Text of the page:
The potentially changing microbiological face of pleural infection highlights the importance of swift and accurate microbiological diagnosis. The clinician treating pleural infection is at a particular disadvantage—previous studies demonstrate that around 40% of pleural infection will remain microbiologically obscure despite standard pleural fluid culture.7 Organisms resistant to standard pneumonia antibiotic regimens are common, and thus a significant proportion of patients will require empirical broad-spectrum antibiotics for the duration of their treatment,6 with the well-known attendant risks. Although several studies have assessed the use of bacterial genetic techniques to increase diagnostic yield,7 14–16 these techniques are far from proven in the clinical context and currently confined to research centres.
The study by Menzies et al (see page 658) provides the first comparative, prospective evidence of increased microbiological diagnostic yield in pleural infection using a widely available clinical test (the BACTEC blood culture bottle system, Becton, Dickinson U.K. Limited, Oxford, UK).17 Addition of blood culture bottle inoculated pleural fluid to standard pleural fluid culture increased microbiological diagnostic yield by 21%, and in a small proportion of cases (4%) where standard culture was positive, blood culture bottle inoculation suggested the presence of organisms which would alter antibiotic management. These findings are further supported by the lack of false positivity in control samples. Intriguingly, ‘standard’ culture was positive where the pleural fluid in blood culture bottle was negative in 29% of cases, suggesting potential organism preference for certain growth medium.
Complex bacterial genetic techniques merit further clinical investigation and may become an important diagnostic modality in the future. However, the study by Menzies et al17 demonstrates a significant increase in diagnostic yield using a widely available and relatively inexpensive technique, suggesting that inoculation of pleural fluid into blood culture bottles as an addition to standard pleural fluid culture should be added to standard practice today.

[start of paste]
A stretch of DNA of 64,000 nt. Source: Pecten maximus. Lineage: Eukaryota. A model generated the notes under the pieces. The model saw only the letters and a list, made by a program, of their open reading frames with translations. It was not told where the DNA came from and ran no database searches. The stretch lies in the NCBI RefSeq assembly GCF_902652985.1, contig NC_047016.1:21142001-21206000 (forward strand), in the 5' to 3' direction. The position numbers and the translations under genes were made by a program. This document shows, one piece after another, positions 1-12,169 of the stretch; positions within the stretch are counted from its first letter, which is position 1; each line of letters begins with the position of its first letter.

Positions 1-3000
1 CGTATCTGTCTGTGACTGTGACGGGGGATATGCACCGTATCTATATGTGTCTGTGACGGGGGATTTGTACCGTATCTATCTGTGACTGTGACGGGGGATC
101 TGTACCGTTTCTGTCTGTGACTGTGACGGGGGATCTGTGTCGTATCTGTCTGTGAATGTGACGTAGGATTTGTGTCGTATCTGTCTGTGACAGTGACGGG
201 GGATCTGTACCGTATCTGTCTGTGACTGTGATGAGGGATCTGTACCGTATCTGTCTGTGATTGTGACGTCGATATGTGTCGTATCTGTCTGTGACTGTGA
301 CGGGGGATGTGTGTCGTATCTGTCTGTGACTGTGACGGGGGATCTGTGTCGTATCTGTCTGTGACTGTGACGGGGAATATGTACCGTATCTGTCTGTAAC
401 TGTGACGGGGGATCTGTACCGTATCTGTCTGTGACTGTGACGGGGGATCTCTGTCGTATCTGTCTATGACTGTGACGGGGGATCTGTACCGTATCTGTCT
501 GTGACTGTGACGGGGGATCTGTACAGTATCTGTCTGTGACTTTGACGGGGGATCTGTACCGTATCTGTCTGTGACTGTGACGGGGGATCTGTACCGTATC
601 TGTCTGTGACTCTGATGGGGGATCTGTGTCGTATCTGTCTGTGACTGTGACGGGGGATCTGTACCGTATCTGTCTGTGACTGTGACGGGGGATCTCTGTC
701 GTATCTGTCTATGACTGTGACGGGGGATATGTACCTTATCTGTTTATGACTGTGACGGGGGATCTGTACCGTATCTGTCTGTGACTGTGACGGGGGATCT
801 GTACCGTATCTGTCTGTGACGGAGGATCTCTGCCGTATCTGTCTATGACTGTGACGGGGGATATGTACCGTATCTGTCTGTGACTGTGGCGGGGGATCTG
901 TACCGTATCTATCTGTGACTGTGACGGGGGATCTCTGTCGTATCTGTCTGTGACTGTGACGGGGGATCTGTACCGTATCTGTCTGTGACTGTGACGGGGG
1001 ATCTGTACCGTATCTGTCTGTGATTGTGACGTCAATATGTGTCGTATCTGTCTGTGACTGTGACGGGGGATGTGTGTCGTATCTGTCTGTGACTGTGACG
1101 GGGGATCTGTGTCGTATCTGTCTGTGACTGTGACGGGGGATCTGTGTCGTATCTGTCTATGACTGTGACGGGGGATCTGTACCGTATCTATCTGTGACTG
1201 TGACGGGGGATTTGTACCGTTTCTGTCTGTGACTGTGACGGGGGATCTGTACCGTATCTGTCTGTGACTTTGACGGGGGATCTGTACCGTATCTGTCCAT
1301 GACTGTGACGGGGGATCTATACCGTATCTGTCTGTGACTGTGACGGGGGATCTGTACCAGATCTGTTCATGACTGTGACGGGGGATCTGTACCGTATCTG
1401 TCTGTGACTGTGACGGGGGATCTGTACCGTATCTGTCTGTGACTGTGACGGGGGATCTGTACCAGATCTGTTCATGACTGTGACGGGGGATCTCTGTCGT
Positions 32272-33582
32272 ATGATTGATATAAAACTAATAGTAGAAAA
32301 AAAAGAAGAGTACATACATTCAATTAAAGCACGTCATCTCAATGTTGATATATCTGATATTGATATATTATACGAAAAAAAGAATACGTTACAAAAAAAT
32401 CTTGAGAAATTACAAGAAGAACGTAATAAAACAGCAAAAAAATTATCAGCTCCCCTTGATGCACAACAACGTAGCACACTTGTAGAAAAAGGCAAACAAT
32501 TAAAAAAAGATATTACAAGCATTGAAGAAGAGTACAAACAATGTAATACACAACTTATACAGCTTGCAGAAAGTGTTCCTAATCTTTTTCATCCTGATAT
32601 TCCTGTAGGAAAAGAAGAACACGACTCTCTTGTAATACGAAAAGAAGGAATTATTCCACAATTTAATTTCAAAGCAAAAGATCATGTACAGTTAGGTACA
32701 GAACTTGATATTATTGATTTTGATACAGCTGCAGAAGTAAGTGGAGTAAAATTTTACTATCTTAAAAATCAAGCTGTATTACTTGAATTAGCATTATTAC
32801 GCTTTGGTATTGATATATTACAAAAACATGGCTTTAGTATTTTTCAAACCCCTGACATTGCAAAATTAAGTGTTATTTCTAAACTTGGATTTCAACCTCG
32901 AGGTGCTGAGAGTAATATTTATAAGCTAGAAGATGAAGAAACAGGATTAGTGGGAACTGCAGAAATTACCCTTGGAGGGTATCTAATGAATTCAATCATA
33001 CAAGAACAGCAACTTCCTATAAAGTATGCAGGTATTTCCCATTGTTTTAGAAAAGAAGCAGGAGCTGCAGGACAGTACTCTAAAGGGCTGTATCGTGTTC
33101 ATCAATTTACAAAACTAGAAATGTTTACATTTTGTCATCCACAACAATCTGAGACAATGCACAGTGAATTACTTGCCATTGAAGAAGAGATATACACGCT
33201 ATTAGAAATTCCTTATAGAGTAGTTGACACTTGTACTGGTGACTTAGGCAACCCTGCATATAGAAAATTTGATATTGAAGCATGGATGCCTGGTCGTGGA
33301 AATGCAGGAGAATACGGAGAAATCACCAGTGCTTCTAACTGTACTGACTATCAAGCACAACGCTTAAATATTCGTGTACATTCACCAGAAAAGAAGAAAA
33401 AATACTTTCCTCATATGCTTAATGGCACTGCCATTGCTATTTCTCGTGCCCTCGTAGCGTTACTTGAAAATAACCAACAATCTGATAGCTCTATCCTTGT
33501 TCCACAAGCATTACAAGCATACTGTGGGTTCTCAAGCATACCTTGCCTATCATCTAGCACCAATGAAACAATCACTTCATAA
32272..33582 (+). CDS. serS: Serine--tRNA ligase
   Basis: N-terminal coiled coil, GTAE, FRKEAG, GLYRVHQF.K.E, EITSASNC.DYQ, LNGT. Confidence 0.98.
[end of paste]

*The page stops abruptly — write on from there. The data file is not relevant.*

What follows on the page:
There is therefore compelling evidence that pleural infection is on the increase, and the suggestion that organisms associated with a poorer prognosis may be responsible. Although the precise reasons for this trend remain obscure, it is clear that pleural infection will continue to be an important clinical entity in everyday respiratory practice. Clinical studies, such as the two studies highlighted in this editorial, are vital in advancing our understanding of disease pattern and process, and improving delivery of care.
We would like to end this editorial with a tribute to Professor Robert J O Davies who unexpectedly died recently, and whose career was exemplified by such studies. He was well known around the world as a leading authority in pleural diseases and made significant contributions to the field, with a strong and lasting impact on the clinical care of patients with pleural disease. Professor Davies was instrumental in changing the image of pleural disease from a stagnant and ignored field to a vibrant subspecialty interest in the UK and beyond. He was passionate in promoting evidence-based care for pleural disease patients, and to this end set up a Respiratory Clinical Trials Unit at the Churchill Hospital in Oxford, from where he coordinated several landmark multicentre studies addressing key clinical questions in pleural infection, malignant pleural effusion and sleep medicine. His enthusiasm and drive generated a successful network of collaborating departments throughout the UK and he chaired the highly influential 2003 British Thoracic Society guidelines for the management of pleural disease, further contributing to his international reputation.
His contribution to pleural infection is perhaps best summed up by the most recent BTS Pleural Disease Guidelines, where his published original papers contributed to 5 of the 16 (31%) grade A or B recommendations in the pleural infection section. He will be greatly missed personally and professionally.
We thank Professor John Stradling (Oxford, UK) for his help in writing the obituary.